All people traveling to Pakistan, regardless of nationality, are subject to the laws of Pakistan. U.S. citizens that travel to Pakistan using NICOP or POC cards are subject to all the obligations of Pakistan citizenship while in Pakistan, and are considered citizens of Pakistan should they be arrested - which may limit the amount of assistance and communication the U.S. Embassy or Consulates can provide in case of arrest or emergency services. For more information on dual national immigration issues in Pakistan, review the available information from the Government of Pakistan Directorate General of Immigration and Passports.
There are no required vaccinations for entry into Pakistan from the United States. However, in June, 2014, the Government of Pakistan instituted a new polio vaccination exit requirement in response to a series of recommendations from the World Health Organization. Officially, in order to exit Pakistan, all travelers who have spent more than four weeks in the country must have received a dose of either the Oral Polio Vaccine (OPV) or Inactivated Polio Vaccine (IPV) between 4 weeks and 12 months prior to international travel, regardless of nationality or vaccination status. It is important to keep in mind that the Government of Pakistan may change their requirements for traveler polio vaccination at any time. For the most current information on this requirement, please contact the Drug Regulatory Authority of Pakistan, Ministry of National Health Services, Regulation and Coordination, telephone: 0092-(0)51-9202566, email: firstname.lastname@example.org.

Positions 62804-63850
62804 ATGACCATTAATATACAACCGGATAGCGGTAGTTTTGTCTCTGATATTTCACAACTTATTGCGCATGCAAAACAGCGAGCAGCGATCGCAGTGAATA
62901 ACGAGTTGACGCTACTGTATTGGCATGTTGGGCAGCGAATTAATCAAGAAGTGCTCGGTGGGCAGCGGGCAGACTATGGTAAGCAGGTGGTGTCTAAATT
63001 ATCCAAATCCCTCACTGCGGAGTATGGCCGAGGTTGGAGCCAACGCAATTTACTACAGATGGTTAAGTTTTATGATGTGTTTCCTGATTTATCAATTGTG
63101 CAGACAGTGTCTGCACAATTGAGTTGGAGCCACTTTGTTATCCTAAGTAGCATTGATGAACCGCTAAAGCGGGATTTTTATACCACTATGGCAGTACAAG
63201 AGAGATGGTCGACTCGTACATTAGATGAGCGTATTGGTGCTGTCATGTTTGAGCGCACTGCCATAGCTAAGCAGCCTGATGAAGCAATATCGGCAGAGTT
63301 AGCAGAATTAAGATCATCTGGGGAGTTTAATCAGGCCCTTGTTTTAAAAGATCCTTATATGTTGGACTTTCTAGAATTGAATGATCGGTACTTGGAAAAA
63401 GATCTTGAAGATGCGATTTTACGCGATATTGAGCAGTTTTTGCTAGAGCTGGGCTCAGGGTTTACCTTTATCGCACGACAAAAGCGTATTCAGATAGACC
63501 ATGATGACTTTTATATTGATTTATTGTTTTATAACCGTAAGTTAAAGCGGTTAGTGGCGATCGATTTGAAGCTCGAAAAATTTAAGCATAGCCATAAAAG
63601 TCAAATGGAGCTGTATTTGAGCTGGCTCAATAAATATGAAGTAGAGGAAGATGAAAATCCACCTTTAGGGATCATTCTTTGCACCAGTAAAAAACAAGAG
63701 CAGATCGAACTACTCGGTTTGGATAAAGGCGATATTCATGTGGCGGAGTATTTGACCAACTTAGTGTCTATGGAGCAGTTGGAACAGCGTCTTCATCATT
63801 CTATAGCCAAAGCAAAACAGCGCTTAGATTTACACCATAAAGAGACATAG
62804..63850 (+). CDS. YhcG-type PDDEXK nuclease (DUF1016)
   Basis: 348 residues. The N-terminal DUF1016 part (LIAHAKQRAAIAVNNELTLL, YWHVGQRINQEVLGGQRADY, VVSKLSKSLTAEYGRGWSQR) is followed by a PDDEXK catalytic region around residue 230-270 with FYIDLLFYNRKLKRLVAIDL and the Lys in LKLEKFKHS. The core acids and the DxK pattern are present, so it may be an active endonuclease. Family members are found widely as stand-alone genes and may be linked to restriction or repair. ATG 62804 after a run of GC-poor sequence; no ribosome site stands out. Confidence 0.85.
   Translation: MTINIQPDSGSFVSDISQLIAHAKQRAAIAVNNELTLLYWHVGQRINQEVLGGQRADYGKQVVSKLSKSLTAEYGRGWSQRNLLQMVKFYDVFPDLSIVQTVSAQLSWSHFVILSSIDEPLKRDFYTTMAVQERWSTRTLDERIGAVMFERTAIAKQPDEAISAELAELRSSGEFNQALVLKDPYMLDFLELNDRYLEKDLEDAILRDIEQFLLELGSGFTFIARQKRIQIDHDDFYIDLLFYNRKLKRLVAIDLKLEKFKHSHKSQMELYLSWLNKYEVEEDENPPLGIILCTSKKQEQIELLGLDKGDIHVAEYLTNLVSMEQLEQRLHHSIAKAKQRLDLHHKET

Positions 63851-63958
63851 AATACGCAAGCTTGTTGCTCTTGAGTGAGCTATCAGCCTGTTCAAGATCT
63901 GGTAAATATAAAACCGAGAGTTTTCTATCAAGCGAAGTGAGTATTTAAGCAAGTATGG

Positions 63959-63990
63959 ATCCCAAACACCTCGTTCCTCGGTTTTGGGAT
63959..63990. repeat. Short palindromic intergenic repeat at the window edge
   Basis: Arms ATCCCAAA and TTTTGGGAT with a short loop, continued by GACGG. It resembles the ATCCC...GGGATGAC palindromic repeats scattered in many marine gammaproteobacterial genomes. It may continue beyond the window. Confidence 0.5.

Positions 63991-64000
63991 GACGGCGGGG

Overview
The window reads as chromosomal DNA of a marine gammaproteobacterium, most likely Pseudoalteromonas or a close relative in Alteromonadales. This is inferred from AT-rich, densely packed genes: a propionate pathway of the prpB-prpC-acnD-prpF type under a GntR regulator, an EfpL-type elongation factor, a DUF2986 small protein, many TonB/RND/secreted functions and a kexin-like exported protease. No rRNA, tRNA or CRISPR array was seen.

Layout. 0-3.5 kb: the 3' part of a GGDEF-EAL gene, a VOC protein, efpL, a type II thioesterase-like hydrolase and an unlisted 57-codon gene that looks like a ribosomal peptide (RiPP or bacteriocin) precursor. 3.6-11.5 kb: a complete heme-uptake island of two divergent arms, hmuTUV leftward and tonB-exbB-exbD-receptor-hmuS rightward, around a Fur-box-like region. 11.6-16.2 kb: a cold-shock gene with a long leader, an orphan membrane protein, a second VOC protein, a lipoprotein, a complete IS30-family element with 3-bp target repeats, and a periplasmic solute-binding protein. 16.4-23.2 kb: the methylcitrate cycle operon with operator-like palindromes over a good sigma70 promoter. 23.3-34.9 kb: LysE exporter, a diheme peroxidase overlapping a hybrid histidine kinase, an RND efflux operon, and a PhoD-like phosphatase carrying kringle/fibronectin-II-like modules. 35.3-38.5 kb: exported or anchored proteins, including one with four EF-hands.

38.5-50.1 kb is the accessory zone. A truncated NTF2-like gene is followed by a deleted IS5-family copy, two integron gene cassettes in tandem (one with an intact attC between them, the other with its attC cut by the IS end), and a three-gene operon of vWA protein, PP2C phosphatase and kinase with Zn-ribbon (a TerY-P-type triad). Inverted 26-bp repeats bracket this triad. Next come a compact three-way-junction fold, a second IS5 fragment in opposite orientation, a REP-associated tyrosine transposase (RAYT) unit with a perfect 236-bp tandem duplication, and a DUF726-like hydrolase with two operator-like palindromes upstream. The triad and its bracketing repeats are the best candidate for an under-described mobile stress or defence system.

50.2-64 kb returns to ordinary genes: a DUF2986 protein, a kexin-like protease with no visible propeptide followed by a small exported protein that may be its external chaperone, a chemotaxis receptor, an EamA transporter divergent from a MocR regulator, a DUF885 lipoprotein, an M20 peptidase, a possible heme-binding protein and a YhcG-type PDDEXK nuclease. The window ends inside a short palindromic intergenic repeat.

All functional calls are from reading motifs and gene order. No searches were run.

U.S. citizens are urged to review the U.S. Centers for Disease Control and Prevention (CDC) website for recommended vaccinations and health tips for travel to Pakistan.
Effective July 1, 2014, the Government of Pakistan has increased the Federal Excise Duty and introduced a new Advance Withholding tax on international departures. The Advance Withholding tax is equal to 4% of the gross airfare (base fare plus all applicable taxes and surcharges) and appears to apply only to Business and First Class passengers. The Federal Excise Duty has been increased from 3,840 PKR to 5,000 PKR for Economy/Economy Plus passengers and from 6,840 PKR to 10,000 PKR for Business/First Class Passengers. If these taxes were not included in the original purchase price of the airline ticket, international travelers will be asked to pay them at the airport prior to departure. To avoid any difficulties departing Pakistan, the U.S. Embassy recommends that all travelers carry sufficient funds with them to cover these taxes. While most airlines will accept a credit card for payment, processing a credit card transaction can lead to a delay in check-in of up to 45 minutes.